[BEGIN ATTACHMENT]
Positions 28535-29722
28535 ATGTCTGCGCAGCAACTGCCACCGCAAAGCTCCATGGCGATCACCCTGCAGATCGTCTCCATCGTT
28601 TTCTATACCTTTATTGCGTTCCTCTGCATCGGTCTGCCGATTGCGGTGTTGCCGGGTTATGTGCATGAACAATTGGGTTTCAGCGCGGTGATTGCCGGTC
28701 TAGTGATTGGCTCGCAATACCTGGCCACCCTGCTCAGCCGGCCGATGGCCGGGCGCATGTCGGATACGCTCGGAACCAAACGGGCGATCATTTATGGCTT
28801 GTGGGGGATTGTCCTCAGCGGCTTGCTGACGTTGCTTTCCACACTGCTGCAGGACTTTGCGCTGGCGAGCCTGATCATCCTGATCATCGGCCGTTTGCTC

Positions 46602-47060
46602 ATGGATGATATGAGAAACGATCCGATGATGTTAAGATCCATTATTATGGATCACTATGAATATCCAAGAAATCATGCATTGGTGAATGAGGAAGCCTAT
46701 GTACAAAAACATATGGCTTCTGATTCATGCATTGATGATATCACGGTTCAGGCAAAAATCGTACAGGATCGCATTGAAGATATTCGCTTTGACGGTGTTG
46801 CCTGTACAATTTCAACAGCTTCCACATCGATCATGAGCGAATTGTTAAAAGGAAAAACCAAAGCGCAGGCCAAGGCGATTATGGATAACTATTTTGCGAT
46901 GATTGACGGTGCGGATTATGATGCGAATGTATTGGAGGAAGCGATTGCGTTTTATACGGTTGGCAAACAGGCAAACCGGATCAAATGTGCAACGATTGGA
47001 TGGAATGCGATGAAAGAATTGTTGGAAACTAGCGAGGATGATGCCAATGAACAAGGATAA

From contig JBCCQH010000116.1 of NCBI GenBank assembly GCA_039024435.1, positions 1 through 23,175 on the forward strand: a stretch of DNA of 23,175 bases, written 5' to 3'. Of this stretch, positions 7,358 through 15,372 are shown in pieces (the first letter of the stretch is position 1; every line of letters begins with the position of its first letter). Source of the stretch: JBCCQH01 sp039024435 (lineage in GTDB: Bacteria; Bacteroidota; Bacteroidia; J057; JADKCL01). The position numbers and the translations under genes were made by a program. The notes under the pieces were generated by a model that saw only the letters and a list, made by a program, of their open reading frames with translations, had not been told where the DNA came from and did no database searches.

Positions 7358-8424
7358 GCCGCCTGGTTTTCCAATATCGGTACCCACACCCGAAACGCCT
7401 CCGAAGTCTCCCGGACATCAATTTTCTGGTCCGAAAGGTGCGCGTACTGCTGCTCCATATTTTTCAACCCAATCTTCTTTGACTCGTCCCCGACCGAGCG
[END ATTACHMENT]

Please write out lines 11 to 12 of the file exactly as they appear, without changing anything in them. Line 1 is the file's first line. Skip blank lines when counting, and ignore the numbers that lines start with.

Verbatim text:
47001 TGGAATGCGATGAAAGAATTGTTGGAAACTAGCGAGGATGATGCCAATGAACAAGGATAA

From contig JBCCQH010000116.1 of NCBI GenBank assembly GCA_039024435.1, positions 1 through 23,175 on the forward strand: a stretch of DNA of 23,175 bases, written 5' to 3'. Of this stretch, positions 7,358 through 15,372 are shown in pieces (the first letter of the stretch is position 1; every line of letters begins with the position of its first letter). Source of the stretch: JBCCQH01 sp039024435 (lineage in GTDB: Bacteria; Bacteroidota; Bacteroidia; J057; JADKCL01). The position numbers and the translations under genes were made by a program. The notes under the pieces were generated by a model that saw only the letters and a list, made by a program, of their open reading frames with translations, had not been told where the DNA came from and did no database searches.